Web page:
A second part of “protestant Buddhism” is the belief that Buddhism is primarily an ethical system and must be defined as such. By seeking for textual evidence, this ethic can be defined. It is usually judged to be a proper ethic when it agrees with the Western system, especially that of the Protestant cultures of Europe. Tambiah and Obeyesekera both feel that this has been a betrayal of Buddhism in Sri Lanka, a cutting away of practices that have been long the heart of the tradition for people. The magical, the rituals of fortune and for the dead, do not get included in “protestant Buddhism.”
“Protestant Buddhism” creates a number of problems for the study of Ch’an. The emphasis on ethics in society calls into question the value of meditation as a lifelong career. Monasticism was severely criticized by the Protestants in Europe and the missionaries and scholars were equally strong in directing attacks against this practice in Asia. Not only was popular practice, such as those aspects directed toward health and prosperity, overlooked by the reliance on text study, but so was Ch’an meditation. Another tendency in “protestant Buddhism” was the delight in making all major historical figures into reformers. Buddha was seen as a young Luther, a reformer who spoke out against the establishment of his time; Bodhidharma as one who rejected institutional Buddhism in China, and even Shen-hui gets accolades for being a later reformer of Ch’an itself. Seeing the important figures of Buddhism whether in India or in China, as reformers is often misleading. Bodhidharma and `Saakyamuni can be better described as individuals of their own time, expressing values and ideas that were part of the collective perceptions of the era. While they may have helped bring about change, it was not the highest goal of their life. The focus on reformers is a definite sign of “protestant Buddhism.”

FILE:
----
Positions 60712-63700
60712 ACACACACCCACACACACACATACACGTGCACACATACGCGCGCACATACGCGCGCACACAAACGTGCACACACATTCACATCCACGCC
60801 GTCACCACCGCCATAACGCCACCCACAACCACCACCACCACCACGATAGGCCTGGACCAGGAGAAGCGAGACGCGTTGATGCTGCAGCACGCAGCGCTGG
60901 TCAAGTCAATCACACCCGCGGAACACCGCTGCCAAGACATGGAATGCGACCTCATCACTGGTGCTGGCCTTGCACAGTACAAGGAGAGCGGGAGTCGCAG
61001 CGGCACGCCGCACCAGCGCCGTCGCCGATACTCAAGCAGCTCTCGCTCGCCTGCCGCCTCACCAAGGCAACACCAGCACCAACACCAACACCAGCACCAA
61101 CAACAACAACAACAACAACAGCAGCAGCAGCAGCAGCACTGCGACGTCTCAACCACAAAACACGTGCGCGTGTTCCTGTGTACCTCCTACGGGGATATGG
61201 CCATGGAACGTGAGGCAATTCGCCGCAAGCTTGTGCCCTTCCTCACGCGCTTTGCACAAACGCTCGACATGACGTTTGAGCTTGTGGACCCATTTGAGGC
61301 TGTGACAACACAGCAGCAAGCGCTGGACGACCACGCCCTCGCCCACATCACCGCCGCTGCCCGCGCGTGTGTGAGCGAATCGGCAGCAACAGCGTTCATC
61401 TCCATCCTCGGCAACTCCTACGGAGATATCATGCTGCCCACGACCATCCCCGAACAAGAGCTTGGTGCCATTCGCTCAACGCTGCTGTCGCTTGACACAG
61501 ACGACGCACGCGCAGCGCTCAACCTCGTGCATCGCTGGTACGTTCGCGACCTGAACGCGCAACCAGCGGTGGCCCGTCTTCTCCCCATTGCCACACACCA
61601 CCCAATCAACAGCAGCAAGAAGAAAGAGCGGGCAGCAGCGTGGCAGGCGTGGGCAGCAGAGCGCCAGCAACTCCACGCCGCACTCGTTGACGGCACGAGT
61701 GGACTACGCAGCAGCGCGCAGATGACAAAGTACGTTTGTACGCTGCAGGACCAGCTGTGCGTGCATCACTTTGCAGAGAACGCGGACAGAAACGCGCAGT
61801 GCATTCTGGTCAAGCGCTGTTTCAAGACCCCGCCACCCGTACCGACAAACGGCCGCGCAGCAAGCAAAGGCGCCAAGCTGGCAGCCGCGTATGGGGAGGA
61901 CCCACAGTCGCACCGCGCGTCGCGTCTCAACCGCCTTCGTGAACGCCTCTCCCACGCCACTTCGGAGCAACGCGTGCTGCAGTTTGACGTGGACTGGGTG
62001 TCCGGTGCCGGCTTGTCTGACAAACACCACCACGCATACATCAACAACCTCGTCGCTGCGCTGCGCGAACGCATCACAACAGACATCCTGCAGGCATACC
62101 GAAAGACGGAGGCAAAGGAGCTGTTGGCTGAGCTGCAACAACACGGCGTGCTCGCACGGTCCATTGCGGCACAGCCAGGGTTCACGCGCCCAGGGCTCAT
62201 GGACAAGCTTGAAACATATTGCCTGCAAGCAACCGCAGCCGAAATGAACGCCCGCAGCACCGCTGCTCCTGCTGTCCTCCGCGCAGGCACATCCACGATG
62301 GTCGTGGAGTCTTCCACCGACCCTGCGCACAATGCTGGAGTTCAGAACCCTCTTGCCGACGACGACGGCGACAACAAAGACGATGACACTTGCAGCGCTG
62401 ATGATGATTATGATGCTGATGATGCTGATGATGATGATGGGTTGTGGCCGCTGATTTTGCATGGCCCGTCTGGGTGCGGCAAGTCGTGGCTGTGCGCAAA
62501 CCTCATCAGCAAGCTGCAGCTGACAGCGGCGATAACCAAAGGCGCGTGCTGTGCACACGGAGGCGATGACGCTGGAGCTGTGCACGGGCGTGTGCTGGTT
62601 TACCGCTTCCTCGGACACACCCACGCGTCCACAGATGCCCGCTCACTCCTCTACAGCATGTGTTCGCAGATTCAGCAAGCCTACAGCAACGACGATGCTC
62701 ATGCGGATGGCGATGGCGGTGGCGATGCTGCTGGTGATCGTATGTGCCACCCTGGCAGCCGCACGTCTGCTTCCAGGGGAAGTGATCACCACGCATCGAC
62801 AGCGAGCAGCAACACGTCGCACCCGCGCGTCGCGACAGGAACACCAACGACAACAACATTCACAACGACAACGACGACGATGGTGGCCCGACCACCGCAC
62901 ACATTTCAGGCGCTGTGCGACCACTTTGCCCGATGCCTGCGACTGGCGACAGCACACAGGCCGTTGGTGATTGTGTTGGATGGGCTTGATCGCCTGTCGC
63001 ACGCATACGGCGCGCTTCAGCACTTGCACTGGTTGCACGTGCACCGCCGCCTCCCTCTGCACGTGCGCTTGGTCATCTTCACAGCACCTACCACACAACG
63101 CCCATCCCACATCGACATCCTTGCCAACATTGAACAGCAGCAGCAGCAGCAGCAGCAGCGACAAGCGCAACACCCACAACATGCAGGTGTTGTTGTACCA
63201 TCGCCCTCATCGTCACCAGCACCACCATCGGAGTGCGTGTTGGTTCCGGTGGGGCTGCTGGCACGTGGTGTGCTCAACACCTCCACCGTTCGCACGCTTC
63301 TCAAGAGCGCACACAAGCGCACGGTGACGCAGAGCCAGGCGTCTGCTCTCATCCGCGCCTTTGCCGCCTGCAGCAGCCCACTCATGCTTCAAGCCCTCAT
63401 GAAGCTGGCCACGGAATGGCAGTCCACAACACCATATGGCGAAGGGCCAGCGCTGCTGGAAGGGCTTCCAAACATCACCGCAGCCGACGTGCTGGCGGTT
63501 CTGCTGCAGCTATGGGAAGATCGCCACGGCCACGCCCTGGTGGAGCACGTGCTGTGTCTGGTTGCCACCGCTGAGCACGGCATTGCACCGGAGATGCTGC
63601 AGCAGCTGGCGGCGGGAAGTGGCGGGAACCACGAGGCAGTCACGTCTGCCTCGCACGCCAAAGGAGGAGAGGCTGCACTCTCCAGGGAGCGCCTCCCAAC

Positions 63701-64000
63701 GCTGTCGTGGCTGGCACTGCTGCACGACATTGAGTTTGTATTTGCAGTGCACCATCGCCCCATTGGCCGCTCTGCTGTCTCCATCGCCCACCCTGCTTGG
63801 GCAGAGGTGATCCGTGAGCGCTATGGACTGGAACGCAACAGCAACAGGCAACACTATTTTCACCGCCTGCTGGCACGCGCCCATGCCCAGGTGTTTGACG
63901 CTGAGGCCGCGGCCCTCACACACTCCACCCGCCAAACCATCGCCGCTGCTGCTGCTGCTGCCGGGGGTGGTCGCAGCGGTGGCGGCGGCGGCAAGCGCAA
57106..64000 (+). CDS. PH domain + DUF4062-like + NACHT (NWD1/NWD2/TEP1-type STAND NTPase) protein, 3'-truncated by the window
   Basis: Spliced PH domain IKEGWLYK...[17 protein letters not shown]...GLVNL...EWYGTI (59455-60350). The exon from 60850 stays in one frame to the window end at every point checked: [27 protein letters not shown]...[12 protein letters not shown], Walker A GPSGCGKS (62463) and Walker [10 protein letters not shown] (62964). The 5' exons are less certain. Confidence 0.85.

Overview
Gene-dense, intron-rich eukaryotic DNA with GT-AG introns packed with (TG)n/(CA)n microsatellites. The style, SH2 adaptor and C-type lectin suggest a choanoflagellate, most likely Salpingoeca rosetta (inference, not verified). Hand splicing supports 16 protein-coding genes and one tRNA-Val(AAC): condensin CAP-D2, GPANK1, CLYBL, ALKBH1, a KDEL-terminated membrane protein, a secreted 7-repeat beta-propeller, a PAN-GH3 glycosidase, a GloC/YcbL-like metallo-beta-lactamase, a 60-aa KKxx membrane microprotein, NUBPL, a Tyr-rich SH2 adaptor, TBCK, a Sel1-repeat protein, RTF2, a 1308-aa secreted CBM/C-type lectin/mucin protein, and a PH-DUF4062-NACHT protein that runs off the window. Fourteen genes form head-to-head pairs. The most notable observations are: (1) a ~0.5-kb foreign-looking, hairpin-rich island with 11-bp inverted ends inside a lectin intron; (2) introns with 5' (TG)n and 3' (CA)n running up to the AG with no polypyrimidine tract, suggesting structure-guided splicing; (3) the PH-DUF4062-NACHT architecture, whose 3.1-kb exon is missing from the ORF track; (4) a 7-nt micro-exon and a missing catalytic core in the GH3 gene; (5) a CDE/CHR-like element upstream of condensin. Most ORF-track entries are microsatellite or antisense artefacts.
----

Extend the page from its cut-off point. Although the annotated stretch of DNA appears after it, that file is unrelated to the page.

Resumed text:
Bernard Faure describes the next stage of study as Zen Orientalism, when Zen came to be an object of discourse in the West. The interest was a result of the work of D.T. Suzuki. He had enormous influence in the introduction of Zen and Ch’an ideas to an English reading public. In Japan he was never part of the major academic community of Buddhist specialists in national or sectarian universities. For this Japanese scholarly community the